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Passive Design Strategies for Composite Climate

Saumya Verma

8 min read

March 18, 2023


Table of Contents

In this blog, we will briefly understand what passive design strategies are and also look at some of the passive design strategies for composite climates.

What are Passive Design Strategies?

Comparison between two homes - one with no solar strategy and one with passive solar strategy

Passive design strategies focus on utilizing the natural environment to provide heating, cooling, ventilation, and lighting to a building. These natural resources include climate, site conditions, building materials, and construction techniques. It should be noted that passive architectural design does not necessarily entail the elimination of standard mechanical systems. Rather, it aids them.

There are many benefits to incorporating passive solar strategies into your designs, some of which include the improved health of its inhabitants, and is cost-effective, reliable, habitable and energy-efficient. Let us look at how passive design strategies help achieve this:

  • Energy-efficient: A building using passive strategies minimises unwanted heat gain and loss. This reduces energy consumption, resulting in structures with lower greenhouse gas emissions and a reduced carbon footprint.

  • Cost-effective: Since the buildings using passive strategies rely on natural means for heating and cooling, they help reduce the building’s operating costs over time.

  • Habitable: By designing a well-ventilated and regulated space, architects can improve the indoor environmental quality, subsequently also positively impacting the inhabitants’ physical and psychological health.

Passive Design Strategies for Composite Climate

Characteristics to be kept in mind for composite climate

Before diving into the passive strategies that benefit a design in a composite climate, let us understand the characteristics of the climate type. A composite climate displays the characteristics of hot and dry, warm and humid, as well as a cold climate. This makes the design process a rather challenging one for architects. The locations in the world that experience a composite climate include central India, central South America, and south-eastern North America.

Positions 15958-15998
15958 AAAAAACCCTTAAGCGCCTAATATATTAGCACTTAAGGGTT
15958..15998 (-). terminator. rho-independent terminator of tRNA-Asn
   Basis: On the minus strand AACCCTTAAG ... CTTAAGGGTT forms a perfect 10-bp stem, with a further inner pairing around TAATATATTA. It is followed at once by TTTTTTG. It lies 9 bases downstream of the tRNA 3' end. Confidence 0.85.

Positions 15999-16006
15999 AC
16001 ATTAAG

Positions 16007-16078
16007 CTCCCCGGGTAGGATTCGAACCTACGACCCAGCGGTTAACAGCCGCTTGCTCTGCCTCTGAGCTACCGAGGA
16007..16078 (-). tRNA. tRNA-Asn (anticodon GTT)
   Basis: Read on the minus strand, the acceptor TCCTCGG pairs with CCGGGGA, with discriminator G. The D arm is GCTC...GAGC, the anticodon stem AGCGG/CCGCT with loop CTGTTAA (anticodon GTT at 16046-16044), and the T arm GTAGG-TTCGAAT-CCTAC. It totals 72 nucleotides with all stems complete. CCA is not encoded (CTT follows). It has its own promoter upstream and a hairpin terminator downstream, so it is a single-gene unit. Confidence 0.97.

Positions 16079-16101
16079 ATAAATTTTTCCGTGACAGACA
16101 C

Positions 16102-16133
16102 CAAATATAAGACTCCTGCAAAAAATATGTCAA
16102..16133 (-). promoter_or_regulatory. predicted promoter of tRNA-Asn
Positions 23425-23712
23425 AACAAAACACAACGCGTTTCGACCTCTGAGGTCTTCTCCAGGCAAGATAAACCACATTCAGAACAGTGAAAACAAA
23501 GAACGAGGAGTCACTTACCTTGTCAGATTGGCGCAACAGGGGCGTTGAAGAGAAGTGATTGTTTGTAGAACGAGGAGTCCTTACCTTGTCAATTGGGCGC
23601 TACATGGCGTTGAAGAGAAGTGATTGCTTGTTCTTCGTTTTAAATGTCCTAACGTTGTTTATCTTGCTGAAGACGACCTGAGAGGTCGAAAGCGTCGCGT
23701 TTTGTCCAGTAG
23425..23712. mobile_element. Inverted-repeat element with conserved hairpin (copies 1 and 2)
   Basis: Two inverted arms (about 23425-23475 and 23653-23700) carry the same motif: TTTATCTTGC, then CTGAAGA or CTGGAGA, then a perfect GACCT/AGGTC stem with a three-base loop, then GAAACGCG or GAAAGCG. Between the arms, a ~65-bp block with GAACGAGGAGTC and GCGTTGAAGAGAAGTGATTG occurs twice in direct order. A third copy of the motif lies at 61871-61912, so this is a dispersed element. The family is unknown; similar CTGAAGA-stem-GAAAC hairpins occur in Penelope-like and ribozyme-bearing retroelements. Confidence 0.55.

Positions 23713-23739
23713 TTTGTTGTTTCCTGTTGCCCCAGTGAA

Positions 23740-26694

Some characteristics of composite climates that designers should keep in mind include:
  • Large seasonal variations: The characteristics of composite climate are ever-changing, interspersed between long, hot, and dry ages and shorter ages of decline and winter. To tackle this fluctuating climate, designers must look for solutions that aim to resist heat gain in summers and prevent heat loss in winters.

  • Extreme climates: There’s a significant difference in air temperature, moisture, wind, sky, and ground conditions throughout the year.

Because the climatic conditions of composite climates are varied and solutions for one season might be unsuitable for another, this duality of the matter has to be handled tactfully by architects and designers. Project designs are usually guided by the longer prevailing climate, or a climate that is likely to cause discomfort. Furthermore, an analysis of the location's microclimate helps a designer prioritize the project requirements. Microclimate refers to the climate of a site or location closer to the earth’s surface. It implies any local deviation from the climate of a large region or zone. 

Now, let us look at some of the passive design strategies for a composite climate:

1. Building Orientation

Gallery of Pardis Khaneh Apartments Building / Keivani Architects